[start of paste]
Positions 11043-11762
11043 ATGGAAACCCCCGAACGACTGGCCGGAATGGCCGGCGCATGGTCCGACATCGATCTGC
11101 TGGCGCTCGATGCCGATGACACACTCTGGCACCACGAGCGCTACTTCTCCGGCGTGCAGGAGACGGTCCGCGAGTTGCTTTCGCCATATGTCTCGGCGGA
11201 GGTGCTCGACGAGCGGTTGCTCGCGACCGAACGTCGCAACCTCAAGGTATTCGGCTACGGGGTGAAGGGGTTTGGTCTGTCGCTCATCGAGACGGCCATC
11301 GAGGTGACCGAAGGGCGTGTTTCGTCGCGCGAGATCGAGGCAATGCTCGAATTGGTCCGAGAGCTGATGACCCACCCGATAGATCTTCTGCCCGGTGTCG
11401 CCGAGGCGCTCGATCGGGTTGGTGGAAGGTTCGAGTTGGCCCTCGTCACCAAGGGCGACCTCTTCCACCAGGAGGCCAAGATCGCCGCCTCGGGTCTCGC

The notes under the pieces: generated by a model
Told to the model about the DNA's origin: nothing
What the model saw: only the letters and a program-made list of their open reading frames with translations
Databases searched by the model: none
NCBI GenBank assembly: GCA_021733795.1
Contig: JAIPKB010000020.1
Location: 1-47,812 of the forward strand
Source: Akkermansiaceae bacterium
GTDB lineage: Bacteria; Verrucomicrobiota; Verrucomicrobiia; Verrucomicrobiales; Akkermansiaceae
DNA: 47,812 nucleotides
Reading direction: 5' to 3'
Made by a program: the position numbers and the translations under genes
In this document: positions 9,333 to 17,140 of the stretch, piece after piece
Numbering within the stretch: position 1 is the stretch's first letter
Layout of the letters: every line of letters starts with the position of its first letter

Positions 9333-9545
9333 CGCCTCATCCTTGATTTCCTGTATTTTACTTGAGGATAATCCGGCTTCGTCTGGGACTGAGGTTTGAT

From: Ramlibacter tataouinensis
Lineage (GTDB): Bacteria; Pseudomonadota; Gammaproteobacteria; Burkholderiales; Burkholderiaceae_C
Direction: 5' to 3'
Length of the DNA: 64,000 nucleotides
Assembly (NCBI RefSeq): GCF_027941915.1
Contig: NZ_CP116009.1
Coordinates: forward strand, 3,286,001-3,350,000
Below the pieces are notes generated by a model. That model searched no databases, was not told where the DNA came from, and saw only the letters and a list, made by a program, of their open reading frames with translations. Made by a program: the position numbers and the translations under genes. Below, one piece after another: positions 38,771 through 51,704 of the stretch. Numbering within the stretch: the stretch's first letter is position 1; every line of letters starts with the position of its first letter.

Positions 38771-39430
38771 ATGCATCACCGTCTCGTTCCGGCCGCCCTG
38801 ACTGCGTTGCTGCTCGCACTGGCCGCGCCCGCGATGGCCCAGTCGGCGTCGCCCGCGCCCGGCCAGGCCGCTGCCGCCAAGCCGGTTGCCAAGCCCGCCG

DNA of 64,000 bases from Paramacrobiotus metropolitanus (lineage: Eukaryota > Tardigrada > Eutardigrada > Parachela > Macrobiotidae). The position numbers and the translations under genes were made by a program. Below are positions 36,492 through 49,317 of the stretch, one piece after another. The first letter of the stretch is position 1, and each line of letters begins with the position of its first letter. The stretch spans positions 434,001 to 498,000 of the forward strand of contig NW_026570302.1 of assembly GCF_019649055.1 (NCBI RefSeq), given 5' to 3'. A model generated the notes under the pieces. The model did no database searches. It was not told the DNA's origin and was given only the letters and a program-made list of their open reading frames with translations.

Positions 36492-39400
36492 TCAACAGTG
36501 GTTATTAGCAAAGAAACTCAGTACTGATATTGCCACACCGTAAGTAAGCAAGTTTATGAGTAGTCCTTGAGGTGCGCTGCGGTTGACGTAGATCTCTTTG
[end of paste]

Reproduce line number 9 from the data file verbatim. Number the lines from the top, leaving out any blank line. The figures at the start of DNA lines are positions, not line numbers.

What the model saw: only the letters and a program-made list of their open reading frames with translations